Exporting businesses in the UK only have weeks remaining to get up to speed with new Rules of Origin procedures if they are to continue tariff-free trade with the EU.
Whilst there are variations, the majority rule to class a product as being of UK origin is that it is made from around 50% British or EU-sourced content, and the tariff-free access this delivers is the same for both UK firms exporting into the EU, and EU businesses exporting into the UK.
Businesses have so far been afforded a grace period to come to terms with the new trading arrangement. But from January 2022, all businesses will have to be able to demonstrate that they are compliant.
If they can’t, whether through lack of preparedness or exported products being less than 50% UK or EU-based, they will face duties. And many businesses are reportedly underprepared and unaware of just how much evidence they’ll have to provide in order to gain tariff-free access.
One trade expert from the Centre of European Reform noted that, if the EU was to step up enforcement in this area, the lack of preparedness from UK businesses could in essence become a way of the EU enforcing tariffs on the vast majority of UK exports.
Whilst larger organisations may have had more manpower to get to grips with the 50 pages outlining how Rules of Origin will work under the new trading arrangement, the fear is that smaller firms for which importing and exporting activity is maybe a smaller part of their operations, internal resource is simply not available to get to grips with the rules or find ways to comply with them. This, in turn, may put many SMEs off exporting altogether.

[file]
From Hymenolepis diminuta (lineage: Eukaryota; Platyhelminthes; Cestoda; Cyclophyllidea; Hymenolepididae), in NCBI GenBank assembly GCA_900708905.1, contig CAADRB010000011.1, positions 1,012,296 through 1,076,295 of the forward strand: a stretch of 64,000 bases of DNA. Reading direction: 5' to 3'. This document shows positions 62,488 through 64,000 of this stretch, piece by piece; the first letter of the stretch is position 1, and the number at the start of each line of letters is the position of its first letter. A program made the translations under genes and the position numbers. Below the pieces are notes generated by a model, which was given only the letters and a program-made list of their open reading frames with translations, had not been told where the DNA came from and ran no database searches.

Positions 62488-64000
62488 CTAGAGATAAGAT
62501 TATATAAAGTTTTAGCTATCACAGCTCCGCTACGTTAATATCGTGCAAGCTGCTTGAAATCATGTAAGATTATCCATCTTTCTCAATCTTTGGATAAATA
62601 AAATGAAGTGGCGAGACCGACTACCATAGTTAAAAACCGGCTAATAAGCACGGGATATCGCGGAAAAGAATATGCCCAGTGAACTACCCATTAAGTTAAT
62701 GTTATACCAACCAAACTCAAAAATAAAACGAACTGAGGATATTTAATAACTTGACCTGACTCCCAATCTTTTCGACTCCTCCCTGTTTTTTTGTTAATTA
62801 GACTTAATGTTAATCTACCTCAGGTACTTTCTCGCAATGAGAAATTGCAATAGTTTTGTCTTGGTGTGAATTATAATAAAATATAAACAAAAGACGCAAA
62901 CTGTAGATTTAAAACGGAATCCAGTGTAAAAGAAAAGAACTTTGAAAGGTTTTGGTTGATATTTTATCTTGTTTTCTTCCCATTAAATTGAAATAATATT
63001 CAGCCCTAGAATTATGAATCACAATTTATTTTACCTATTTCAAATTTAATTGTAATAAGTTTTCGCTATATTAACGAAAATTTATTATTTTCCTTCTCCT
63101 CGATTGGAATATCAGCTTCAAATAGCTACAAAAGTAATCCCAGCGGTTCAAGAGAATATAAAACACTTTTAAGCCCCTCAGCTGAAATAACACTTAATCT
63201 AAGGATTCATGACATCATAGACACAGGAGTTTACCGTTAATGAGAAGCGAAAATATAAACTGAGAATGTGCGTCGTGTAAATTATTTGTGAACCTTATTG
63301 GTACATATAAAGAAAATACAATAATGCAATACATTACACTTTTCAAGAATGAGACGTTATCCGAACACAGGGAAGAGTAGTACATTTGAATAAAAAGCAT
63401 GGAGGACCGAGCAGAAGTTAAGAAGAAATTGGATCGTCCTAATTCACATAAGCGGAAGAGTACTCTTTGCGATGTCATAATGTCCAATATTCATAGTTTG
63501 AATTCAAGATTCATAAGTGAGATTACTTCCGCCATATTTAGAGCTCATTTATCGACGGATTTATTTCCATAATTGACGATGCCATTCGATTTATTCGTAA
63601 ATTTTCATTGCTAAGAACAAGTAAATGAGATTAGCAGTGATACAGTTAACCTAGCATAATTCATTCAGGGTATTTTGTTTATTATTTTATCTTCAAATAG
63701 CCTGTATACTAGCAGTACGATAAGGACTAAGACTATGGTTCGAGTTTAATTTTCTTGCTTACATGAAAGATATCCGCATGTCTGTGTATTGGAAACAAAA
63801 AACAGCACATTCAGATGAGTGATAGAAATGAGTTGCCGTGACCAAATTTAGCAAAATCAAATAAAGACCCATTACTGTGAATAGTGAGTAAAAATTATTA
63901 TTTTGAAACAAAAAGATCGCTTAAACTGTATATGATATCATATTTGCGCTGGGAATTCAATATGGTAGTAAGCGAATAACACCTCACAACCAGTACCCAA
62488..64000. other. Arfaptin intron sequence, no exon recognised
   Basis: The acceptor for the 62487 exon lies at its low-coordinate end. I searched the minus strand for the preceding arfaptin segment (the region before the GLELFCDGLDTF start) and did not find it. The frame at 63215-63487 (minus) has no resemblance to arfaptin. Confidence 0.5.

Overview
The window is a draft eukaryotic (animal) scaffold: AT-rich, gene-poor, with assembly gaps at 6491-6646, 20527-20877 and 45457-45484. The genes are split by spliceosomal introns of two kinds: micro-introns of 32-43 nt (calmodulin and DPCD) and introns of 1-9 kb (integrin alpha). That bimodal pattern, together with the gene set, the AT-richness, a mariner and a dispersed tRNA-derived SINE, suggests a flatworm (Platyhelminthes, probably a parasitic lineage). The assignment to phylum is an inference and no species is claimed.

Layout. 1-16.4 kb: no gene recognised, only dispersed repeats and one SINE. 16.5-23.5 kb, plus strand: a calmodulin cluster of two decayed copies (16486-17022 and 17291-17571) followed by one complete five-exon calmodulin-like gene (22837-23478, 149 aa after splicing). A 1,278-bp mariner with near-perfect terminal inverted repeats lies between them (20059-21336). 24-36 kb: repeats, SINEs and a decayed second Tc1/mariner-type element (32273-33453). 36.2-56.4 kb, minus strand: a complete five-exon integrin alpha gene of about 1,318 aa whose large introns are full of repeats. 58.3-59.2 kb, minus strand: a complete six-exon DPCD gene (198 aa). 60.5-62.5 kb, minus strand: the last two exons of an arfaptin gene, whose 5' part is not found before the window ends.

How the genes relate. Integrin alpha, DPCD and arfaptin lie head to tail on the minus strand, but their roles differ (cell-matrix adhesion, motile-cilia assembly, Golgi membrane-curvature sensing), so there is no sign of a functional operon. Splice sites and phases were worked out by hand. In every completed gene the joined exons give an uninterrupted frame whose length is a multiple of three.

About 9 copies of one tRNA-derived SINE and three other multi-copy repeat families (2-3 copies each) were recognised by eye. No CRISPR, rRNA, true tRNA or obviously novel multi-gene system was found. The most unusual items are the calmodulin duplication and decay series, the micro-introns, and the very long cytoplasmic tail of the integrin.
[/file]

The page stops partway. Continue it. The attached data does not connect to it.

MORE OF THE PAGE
One study by The Guardian found one in four SMEs have already stopped exports to the EU due to increased costs as it is.
And this is against the backdrop of the ongoing fallout from the pandemic, plus the driver shortages in the UK.
Andrew Howie, managing partner at Grant Thornton LLP in Scotland said of the current situation facing companies: “Businesses have been on a roller-coaster ride of relief at the release from lockdown and the success of the vaccination programme, while constantly being buffeted by inflationary pressures and supply chain problems. In a just-in-time international economy, any issues with logistics can obviously escalate quickly. This winter is likely to test once again the resilience of business plans and contingency measures.
Read more: Complex Rules of Origin add £600m to duty costs
“It’s a very challenging scenario. We have seen examples at docks where container turnaround time is slower due to additional Brexit regulations and container pick up is slower due to a lack of drivers. It really is creating a perfect storm and the combination of the two is exacerbating delays and having substantial knock-on effects further down the supply chain.
“There is also the potential for things to get worse for businesses before they get better. Many businesses may not be aware that they are currently benefitting from a range of phased Brexit implementations measures, including grace periods around rules of origin. With this set to change from 2022, when further border measures come into force, businesses need to ensure that they are prepared and ready, to avoid a shock and even further disruption.”
Get up to speed with our free guide and workbook
The Rules of Origin in the new trade agreement between the UK and EU are complicated and vary for many products. Working out the origin of your products can be complicated and confusing with several competing rules.
We’ve created a free and comprehensive guide and workbook for UK businesses with a step-by-step process on how to work out the origin of your products.